Two animated vampires stand in a graveyard in 'Castlevania: Nocturne.'

People Pretending To Care About the Natural Hair Color of Black Women Strikes Again With a Show About Vampires

The science isn't even on your side buddy.

Before I knew any details about the new spinoff of Netflix‘s hit adult-animated show Castlevania (itself based on a Konami game), Castlevania: Nocturne, I learned via online backlash that there was a Black woman with pink hair and that was a “problem” for some wishing to explain their bigotry away with “science” and “reason.” The most viral post discussing this was sarcastic, but enough of the replies and similar discussions weren’t. That anger and others with similarly silly criticisms resulted in Google and Rotten Tomatoes review bombs for the show. (Barely noticeable on IMBD unless you look at the comments.)

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A handful of people have insisted their issue isn’t that she’s Black. They seek to distance themselves for the loud crowd of people enthusiastically hating her (and others’) presence, especially as Drolta Tzuentes is character that’s likely race-bent. Critics of the ombré black-to-pink hair who want to hide their racism claim its styling breaks the immersion of 1790s France. The vampires, element bending, monsters, glowing eyes and more? Oh, that’s somehow fine. That can leave a person engaged in a work of fantasy, but a vampire with excellent styling? Bring forth the guillotines.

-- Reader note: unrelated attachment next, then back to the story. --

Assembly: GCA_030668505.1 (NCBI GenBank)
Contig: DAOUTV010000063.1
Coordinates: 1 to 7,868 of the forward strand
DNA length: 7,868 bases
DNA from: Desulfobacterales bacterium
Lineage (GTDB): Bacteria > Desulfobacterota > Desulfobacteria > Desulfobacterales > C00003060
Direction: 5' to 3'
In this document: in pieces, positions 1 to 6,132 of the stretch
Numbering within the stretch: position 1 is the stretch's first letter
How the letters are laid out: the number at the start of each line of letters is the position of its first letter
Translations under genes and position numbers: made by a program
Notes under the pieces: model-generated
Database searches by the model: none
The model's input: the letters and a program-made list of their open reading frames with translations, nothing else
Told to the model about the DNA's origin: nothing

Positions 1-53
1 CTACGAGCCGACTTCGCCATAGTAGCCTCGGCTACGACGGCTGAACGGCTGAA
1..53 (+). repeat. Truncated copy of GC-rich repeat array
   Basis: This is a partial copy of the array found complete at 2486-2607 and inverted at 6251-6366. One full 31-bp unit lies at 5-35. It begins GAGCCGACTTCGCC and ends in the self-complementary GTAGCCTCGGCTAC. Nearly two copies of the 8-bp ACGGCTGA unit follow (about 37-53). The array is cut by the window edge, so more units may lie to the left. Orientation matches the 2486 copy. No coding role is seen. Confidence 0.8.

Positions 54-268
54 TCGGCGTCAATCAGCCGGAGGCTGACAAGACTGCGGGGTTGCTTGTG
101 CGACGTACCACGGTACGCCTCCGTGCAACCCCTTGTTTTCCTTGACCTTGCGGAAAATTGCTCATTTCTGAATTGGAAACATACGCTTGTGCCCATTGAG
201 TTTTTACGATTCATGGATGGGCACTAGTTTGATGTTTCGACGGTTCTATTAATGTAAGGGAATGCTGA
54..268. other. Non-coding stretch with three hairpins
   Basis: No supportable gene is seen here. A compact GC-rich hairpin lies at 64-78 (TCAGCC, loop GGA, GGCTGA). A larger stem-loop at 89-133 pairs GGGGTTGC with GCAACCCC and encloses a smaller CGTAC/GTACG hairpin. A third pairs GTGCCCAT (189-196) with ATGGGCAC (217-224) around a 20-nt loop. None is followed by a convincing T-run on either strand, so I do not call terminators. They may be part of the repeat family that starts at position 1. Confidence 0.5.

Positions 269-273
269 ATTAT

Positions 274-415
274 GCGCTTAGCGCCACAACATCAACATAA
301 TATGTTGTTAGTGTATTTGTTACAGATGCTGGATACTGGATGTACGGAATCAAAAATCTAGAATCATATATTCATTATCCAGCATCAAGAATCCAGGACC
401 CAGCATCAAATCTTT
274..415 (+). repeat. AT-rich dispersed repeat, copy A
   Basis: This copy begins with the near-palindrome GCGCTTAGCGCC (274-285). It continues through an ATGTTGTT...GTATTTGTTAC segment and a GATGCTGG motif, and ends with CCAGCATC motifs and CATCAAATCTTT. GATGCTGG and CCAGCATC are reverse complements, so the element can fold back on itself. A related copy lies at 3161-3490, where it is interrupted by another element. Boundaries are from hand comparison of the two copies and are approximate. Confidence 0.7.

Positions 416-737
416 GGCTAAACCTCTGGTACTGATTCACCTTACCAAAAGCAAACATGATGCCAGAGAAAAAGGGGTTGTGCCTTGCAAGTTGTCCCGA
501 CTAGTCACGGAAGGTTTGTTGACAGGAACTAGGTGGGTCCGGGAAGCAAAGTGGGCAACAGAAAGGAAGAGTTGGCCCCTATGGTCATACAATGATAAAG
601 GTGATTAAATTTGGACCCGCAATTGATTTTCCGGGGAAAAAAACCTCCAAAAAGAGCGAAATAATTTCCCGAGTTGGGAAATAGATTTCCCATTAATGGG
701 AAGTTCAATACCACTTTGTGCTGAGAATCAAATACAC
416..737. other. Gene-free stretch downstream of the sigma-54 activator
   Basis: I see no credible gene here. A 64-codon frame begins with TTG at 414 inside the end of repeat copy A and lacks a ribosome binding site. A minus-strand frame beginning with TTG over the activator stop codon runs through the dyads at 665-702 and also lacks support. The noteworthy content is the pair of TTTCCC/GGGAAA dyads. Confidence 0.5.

Unfunnily enough, this criticism of unrealistic hair hasn’t extended to the big bad, with red hair so unnaturally vibrant it could compete with a Coke can.

Maybe these detractors didn’t get that far and still want a scientific basis for why Drolta—a vampire—has pink hair. Like Black people in France, dyeing hair unnatural colors has been a thing for a while. Coloring hair goes back to at least the Stone Age, but the most robust evidence comes from 1500 BCE in Egypt. (Also, the home of Drolta.) A millennium later, Romans and Greeks would expand with with some of the first hair lightening techniques. They also used non-natural hair colors like indigo. And also, none of this matters because it’s a show about vampires and a work of fiction. The hair color of one baddie doesn’t harm or disrupt the story.

Ask ’em my questions and get some answers

Halle Bailey as Ariel pets a pufferfish
(Walt Disney Studios Motion Pictures)